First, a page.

Why bitcoin does not pose a threat

The virtual currency market is too small to cause problems, if there is a crash

Bitcoin once again moved to the centre-stage, zipping past the $10,000 mark recently. But its supporters were unusually silent this time, and rightly so. There can be no logical justification for a currency to appreciate 1,350 per cent in one year, except surging speculative demand.

The detractors of bitcoin, on the other hand, have been very vociferous, predicting a bubble and an imminent crash causing widespread losses. It’s true that the bitcoin phenomenon has the making of a bubble. Since it is created by bitcoin miners from various countries, there is no way to value the worth of a bitcoin. It’s price is driven simply by demand, which is steadily increasing with price increase.

But despite the growing possibility of a bubble formation, followed by a crash, bitcoin and other virtual currencies do not pose a systemic risk to global financial markets, on the lines of the dotcom bust or the subprime mortgage crisis.

The size of the virtual currency market is minuscule compared to the global financial markets for stocks, currencies and their derivatives. Also, with this fad yet to catch on in a big way in India, our country appears insulated.

Small market



The geeks who can mine bitcoin were the original investors in these coins, but as the value of these currencies raced higher, those with surplus income and with a higher risk taking ability are also beginning to dabble in these. But the more conservative investors, who invest in assets such as mutual funds, real estate and gold, are yet to look favourably at this asset. So global investors are largely ring-fenced from this phenomenon.



The size of the virtual currency market is also too small to cause a major destabilising effect.

There are more than thousand virtual currencies currently traded on mostly unregulated exchanges across the globe, such as Ripple, Dash, Bitcoin Gold, Litecoin and so on. Bitcoin is the most popular of the virtual currencies, accounting for around 55 per cent of the total market capitalisation of all virtual currencies, that is currently at $294 billion.

This number pales in comparison to the global stock exchanges that have a combined market capitalisation of $67 trillion, according to the World Federation of Exchanges. The NYSE group alone had a market cap of $19.5 trillion towards the end of 2016.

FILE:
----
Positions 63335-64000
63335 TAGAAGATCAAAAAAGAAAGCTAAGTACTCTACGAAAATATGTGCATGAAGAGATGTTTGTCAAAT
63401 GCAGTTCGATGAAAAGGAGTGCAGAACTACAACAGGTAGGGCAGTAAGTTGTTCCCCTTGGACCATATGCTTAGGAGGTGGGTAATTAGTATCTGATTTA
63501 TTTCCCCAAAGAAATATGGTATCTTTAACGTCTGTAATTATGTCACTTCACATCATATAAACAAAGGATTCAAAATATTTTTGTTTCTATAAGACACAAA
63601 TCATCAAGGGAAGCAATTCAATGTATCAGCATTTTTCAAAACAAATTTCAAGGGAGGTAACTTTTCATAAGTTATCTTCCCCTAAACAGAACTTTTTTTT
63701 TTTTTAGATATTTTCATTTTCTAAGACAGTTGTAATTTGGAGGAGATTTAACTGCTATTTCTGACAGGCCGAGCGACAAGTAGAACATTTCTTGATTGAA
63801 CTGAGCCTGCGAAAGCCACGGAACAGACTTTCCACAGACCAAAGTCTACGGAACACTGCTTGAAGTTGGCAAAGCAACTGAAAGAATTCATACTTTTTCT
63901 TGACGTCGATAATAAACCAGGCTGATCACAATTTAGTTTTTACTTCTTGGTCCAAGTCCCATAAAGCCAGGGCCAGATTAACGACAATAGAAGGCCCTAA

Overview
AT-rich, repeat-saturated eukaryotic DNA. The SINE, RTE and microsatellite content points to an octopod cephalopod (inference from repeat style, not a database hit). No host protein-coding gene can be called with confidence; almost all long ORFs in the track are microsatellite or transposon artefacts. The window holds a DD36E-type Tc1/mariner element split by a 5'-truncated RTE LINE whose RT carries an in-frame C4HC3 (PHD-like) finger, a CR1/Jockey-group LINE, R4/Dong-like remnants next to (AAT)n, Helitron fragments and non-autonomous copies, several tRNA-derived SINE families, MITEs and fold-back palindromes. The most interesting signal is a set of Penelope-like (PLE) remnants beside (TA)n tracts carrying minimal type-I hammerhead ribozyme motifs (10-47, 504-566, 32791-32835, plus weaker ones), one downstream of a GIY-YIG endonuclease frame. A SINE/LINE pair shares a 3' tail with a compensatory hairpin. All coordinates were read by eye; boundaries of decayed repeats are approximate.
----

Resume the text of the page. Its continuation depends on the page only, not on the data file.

If we consider the global OTC market for derivatives, the numbers are even larger. According to the Bank of International Settlement, notional amounts outstanding in the OTC market in forex, interest rate and equity-linked contracts in the first half of 2017 was $542 trillion.

In terms of volume transacted too, the virtual currency exchanges emerge as insignificant. The daily traded volume in virtual currencies has soared over the last few months with increasing prices, with the daily average between $10 billion and $20 billion. The daily average trading volume on global stocks exchanges in 2016 was close to $32 trillion. Global exchange traded futures market trades close to $6 trillion every day.

These numbers help to highlight that virtual currencies currently exist on the fringes of financial markets and are too small to do any serious damage, even if the price collapses dramatically.

A yen for Japan



Japan accounts for a large chunk of daily trading in virtual currencies. This is probably due to the fact that this virtual currency originated here, as Bitcoin’s anonymous founder Satoshi Nakamoto is Japanese, going by his name.

According to Bitcoincharts, a website that provides data related to bitcoin and other virtual currencies, Coincheck, a bitcoin exchange located in Tokyo, founded in 2014, accounts for 38 per cent of the global traded volume.

Other exchanges in Japan such as Bitflyer, Zaif and Fisco account for another 19 per cent of exchange traded volume.

The only large exchange for virtual currencies outside Japan is Coinbase that accounts for about 10 per cent of the traded turnover.

India insulated



The RBI has stopped with issuing a warning to investors about dabbling in virtual currencies and has not made any move to regulate it. While the government did form a committee to understand this, no action has yet been taken.

This is probably a good move since the exchanges that trade bitcoin and other virtual currencies in India such as Zebpay, Unocoin etc trade less than ₹100 crore per day, compared with daily turnover of around ₹2,50,000 crore on the stock exchanges.

The fact that that it is unregulated and the high level of volatility are prompting conservative investors to move away, anyway. Allowing these exchanges to exist but ensuring that investors are aware of the risks could be the best way to deal with this bitcoin mania, for now.

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